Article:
Genre – Vocals – Female

Della Reese – Della by Starlight

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  • An outstanding copy of Della by Starlight with solid Double Plus (A++) sound on both sides
  • Balanced, musical, present and full-bodied throughout – this pressing puts a living, breathing, big-as-life Della Reese performing at the peak of her vocal powers right in your listening room
  • The key to the best copies is Tubey Magical richness and sweetness, and this vintage analog copy has plenty of both

This vintage Living Stereo pressing has the kind of Tubey Magical Midrange that modern records rarely begin to reproduce. Folks, that sound is gone and it sure isn’t showing any sign of coming back.

Having done this for so long, we understand and appreciate that rich, full, solid, Tubey Magical sound is key to the presentation of this primarily vocal music. We rate these qualities higher than others we might be listening for (e.g., bass definition, soundstage, depth, etc.).

Hot Stamper sound is rarely about the details of a given recording. In the case of this album, more than anything else a Hot Stamper must succeed at recreating a solid, palpable, real Della Reese singing live in your listening room. The better copies have an uncanny way of doing just that.

If you exclusively play modern repressings of vintage recordings, I can say without fear of contradiction that you have never heard this kind of sound on vinyl. Old records have it — not often, and certainly not always — but less than one out of 100 new records do, if our experience with the hundreds we’ve played over the years can serve as a guide.

What the Best Sides of Della by Starlight Have to Offer Is Not Hard to Hear

  • The biggest, most immediate staging in the largest acoustic space
  • The most Tubey Magic, without which you have almost nothing. CDs give you clean and clear. Only the best vintage vinyl pressings offer the kind of Tubey Magic that was on the tapes in 1960
  • Tight, note-like, rich, full-bodied bass, with the correct amount of weight down low
  • Natural tonality in the midrange — with all the instruments having the correct timbre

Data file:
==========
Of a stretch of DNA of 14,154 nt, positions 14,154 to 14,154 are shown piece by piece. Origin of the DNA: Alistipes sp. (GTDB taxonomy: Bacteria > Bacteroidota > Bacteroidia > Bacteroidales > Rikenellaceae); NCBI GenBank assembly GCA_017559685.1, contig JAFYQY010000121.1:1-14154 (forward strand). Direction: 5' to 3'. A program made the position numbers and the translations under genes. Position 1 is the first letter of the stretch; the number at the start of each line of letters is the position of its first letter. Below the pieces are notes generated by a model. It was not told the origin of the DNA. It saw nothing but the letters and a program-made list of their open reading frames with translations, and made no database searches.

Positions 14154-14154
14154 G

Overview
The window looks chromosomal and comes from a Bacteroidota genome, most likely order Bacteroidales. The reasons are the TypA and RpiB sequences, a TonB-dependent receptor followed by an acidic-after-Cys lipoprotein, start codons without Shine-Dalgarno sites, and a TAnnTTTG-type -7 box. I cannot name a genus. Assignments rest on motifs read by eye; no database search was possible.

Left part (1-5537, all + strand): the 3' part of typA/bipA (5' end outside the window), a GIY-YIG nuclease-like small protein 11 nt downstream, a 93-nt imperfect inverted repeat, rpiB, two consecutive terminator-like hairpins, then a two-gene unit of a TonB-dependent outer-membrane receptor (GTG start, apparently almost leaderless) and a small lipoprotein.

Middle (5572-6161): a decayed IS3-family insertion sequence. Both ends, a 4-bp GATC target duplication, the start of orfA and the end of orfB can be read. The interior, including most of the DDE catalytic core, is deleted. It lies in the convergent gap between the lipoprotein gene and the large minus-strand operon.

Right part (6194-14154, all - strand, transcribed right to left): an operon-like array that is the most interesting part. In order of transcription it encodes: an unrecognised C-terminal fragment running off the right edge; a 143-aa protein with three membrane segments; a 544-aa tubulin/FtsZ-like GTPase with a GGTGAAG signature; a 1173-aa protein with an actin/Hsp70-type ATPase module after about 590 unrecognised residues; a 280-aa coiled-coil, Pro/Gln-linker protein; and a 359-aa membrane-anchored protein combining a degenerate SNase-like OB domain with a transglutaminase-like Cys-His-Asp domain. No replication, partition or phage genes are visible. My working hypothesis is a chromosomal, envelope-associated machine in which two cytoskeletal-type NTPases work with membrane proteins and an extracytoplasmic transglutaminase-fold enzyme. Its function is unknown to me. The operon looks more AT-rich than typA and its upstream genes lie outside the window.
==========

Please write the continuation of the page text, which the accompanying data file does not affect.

• Transparency and resolution, critical to hearing into the three-dimensional studio space

No doubt there’s more but we hope that should do for now. Playing the record is the only way to hear all of the qualities we discuss above, and playing the best pressings against a pile of other copies under rigorously controlled conditions is the only way to find a pressing that sounds as good as this one does.

Copies with rich lower mids and nice extension up top did the best in our shootout, assuming they weren’t veiled or smeary of course. So many things can go wrong on a record! We know, we’ve heard them all.

Top end extension is critical to the sound of the best copies. Lots of old records (and new ones) have no real top end; consequently, the studio or stage will be missing much of its natural air and space, and instruments will lack their full complement of harmonic information.

Tube smear is common to most vintage pressings and this is no exception. The copies that tend to do the best in a shootout will have the least (or none), yet are full-bodied, tubey and rich.

What We’re Listening For on Della by Starlight

  • Energy for starters. What could be more important than the life of the music?
  • The Big Sound comes next — wall to wall, lots of depth, huge space, three-dimensionality, all that sort of thing.
  • Then transient information — fast, clear, sharp attacks, not the smear and thickness so common to these LPs.
  • Tight punchy bass — which ties in with good transient information, also the issue of frequency extension further down.
  • Next: transparency — the quality that allows you to hear deep into the soundfield, showing you the space and air around all the instruments.
  • Extend the top and bottom and voila, you have The Real Thing — an honest to goodness Hot Stamper.

TRACK LISTING

Side One

The Touch Of Your Lips
He Was Too Good To Me
That Old Feeling
I Had The Craziest Dream
I Wish I Knew
Lamplight

Side Two

How Did He Look?
More Than You Know
These Foolish Things
Deep In A Dream
Embraceable You
Two Sleepy People

Peggy Lee – In Love Again!

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More Pop and Jazz Vocals

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  • This outstanding pressing boasts solid Double Plus (A++) sound or BETTER from start to finish – exceptionally quiet vinyl for a vintage Capitol pressing as well
  • This copy is rich, full-bodied and Tubey Magical – we’re dealing with an All Tube Analog recording chain from 1963 after all – with present, sweet, breathy vocals, the kind that practically no modern Heavy Vinyl record can offer
  • Stick with stereo on this album. The Mono pressings — at least the ones we’ve played — aren’t worth anybody’s time (scratch that: any audiophile’s time)
  • “… 12 quality performances from a highly identifiable singer who is not shy about taking other people’s material and re-imagining it or about coming up with her own vehicles.”

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Whitney Houston – Whitney Houston

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  • An outstanding early Arista pressing, this copy earned seriously good Double Plus (A++) grades or close to them for its sound – exceptionally quiet vinyl too
  • this album has the kind of smooth, rich, tonally correct analog sound we thought they had forgotten how to record by 1985 – but here it is, thank goodness